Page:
7.  As for the overcrowding of unused toys, there is only so much I can do about that.  Even just the thought of all that clutter makes me uneasy.  Fortunately, my mom has already told me that she doesn’t want to go overboard like my grandparents did and plans to get less, more useful gifts for the baby.  She also said that she will try to keep my grandparents under check and will give concrete ideas of Christmas presents to family that asks.  That means I have to already have a Christmas list for the baby this year before he/she is even born!  We have very few books for the baby, so I thought that would be a good, useful thing to ask for, as well as some very basic, classic (especially wooden) toys (even though the baby won’t be ready for toys for a while).  Do you have any other ideas for gifts for a baby’s first Christmas?  Here are a couple of my top choices:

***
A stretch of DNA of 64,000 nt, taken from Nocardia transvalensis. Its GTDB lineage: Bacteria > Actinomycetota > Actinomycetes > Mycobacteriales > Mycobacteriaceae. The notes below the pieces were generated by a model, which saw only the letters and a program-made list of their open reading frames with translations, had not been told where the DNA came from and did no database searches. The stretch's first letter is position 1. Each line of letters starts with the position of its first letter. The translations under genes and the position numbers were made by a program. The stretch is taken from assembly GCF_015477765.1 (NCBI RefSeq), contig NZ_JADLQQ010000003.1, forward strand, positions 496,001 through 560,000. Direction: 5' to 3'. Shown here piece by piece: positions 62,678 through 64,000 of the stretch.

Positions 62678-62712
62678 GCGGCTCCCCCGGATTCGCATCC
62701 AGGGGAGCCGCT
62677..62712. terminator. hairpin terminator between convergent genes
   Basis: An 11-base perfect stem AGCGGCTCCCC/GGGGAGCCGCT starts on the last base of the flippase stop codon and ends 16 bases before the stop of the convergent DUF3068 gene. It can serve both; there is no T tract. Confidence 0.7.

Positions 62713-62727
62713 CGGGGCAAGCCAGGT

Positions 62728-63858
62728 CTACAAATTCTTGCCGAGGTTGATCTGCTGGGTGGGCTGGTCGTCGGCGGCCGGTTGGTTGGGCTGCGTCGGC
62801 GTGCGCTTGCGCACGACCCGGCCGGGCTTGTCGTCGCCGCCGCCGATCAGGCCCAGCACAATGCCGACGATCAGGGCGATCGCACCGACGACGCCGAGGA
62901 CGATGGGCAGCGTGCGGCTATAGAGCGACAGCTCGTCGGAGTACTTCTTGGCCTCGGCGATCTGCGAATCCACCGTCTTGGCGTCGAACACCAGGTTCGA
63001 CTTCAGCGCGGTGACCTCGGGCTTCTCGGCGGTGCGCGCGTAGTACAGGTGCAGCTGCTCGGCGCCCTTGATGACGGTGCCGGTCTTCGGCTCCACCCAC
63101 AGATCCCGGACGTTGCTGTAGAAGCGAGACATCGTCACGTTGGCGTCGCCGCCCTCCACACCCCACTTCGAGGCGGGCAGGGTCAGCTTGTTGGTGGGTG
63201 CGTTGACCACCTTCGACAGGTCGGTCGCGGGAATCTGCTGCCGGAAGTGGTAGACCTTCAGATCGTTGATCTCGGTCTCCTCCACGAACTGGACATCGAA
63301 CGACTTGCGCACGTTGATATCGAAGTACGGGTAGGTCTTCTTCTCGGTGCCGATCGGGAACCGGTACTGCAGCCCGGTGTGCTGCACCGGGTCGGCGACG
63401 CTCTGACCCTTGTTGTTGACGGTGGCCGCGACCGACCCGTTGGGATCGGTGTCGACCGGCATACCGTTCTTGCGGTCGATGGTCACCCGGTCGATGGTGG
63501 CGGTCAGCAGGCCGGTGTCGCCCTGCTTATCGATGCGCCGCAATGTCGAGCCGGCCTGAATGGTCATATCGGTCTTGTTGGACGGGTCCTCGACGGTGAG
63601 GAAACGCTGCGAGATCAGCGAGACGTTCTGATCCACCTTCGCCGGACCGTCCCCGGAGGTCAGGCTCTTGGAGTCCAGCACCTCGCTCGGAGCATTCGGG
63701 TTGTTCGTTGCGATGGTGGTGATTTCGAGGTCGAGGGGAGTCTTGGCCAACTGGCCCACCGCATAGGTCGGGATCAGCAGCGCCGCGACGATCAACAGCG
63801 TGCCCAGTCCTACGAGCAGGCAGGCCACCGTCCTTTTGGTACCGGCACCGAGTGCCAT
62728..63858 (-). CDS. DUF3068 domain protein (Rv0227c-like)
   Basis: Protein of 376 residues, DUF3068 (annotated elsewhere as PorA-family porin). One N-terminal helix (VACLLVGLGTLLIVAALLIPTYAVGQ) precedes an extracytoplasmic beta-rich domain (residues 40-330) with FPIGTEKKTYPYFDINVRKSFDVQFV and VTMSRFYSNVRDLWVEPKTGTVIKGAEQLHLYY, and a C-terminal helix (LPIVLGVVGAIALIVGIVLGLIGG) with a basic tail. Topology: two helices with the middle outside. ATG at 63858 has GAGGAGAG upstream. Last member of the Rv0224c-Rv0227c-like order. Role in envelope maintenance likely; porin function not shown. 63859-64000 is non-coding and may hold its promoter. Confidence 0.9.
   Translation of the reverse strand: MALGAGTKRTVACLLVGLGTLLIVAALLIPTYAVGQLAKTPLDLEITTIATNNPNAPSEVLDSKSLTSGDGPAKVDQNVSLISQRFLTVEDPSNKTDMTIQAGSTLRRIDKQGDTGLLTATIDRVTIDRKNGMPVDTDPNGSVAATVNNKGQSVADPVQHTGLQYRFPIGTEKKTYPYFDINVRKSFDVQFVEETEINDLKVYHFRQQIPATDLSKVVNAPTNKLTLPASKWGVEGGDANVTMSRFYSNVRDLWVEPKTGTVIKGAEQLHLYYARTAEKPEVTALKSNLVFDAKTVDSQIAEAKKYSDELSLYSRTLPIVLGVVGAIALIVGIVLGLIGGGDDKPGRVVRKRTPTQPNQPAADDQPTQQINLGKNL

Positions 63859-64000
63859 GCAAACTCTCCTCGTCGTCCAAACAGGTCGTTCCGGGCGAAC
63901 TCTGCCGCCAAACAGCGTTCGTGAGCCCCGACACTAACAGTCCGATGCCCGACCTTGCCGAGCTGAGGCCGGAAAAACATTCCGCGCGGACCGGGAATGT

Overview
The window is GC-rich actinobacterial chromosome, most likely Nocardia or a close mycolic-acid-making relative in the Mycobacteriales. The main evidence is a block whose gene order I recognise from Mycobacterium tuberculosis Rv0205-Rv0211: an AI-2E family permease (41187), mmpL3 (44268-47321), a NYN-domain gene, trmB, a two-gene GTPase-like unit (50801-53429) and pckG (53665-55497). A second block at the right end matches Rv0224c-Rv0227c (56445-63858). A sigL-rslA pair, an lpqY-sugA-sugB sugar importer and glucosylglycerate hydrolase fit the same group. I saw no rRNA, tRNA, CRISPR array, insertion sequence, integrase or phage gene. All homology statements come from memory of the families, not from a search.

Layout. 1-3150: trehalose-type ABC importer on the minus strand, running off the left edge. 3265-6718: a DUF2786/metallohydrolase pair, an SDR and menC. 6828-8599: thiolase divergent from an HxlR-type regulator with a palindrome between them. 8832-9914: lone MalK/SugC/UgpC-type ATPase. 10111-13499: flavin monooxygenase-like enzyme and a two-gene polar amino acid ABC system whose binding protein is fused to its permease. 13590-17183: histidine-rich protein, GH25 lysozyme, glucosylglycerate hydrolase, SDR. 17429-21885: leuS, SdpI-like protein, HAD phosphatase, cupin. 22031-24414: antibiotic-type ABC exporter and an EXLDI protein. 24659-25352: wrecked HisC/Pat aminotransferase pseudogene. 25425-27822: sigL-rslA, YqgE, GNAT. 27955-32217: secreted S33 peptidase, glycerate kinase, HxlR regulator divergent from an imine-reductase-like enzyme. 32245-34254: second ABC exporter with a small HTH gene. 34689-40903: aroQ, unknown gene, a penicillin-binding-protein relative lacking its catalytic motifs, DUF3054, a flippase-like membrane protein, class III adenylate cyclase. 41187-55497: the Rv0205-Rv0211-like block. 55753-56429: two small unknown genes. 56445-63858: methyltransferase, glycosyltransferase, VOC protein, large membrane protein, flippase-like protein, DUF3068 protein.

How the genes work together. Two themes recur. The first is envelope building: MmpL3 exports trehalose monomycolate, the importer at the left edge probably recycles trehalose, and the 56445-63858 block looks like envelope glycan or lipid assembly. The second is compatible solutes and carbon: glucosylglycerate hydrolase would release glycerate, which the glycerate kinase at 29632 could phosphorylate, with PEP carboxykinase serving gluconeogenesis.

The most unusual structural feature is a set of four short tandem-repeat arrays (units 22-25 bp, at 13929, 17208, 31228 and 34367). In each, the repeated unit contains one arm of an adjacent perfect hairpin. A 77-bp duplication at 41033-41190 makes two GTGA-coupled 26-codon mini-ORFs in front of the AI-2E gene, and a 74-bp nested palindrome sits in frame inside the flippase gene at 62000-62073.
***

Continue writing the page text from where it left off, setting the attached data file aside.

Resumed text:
Baby Teething Toys: Baby Handmade Sophie The Giraffe TeetherBaby Toys: Baby Colorful Car ToyToddler Toys: Toddler Colorful Star StackerKids Toys: Colorful Shape Sorter Wheel Toy

Kids' Books: Goodnight Moon Board Book by Margaret Wise BrownKids Books: Little Blue and LIttle Yellow by Leo LionniKids' Books: Brown Bear, Brown Bear, What Do You See? by Bill Martin, Jr.

For more Quick Takes, visit Conversion Diary!

Tuesday, November 22, 2011

Saint Cecilia: Virgin and Model Wife?

St Cecilia (Poussin) -24x30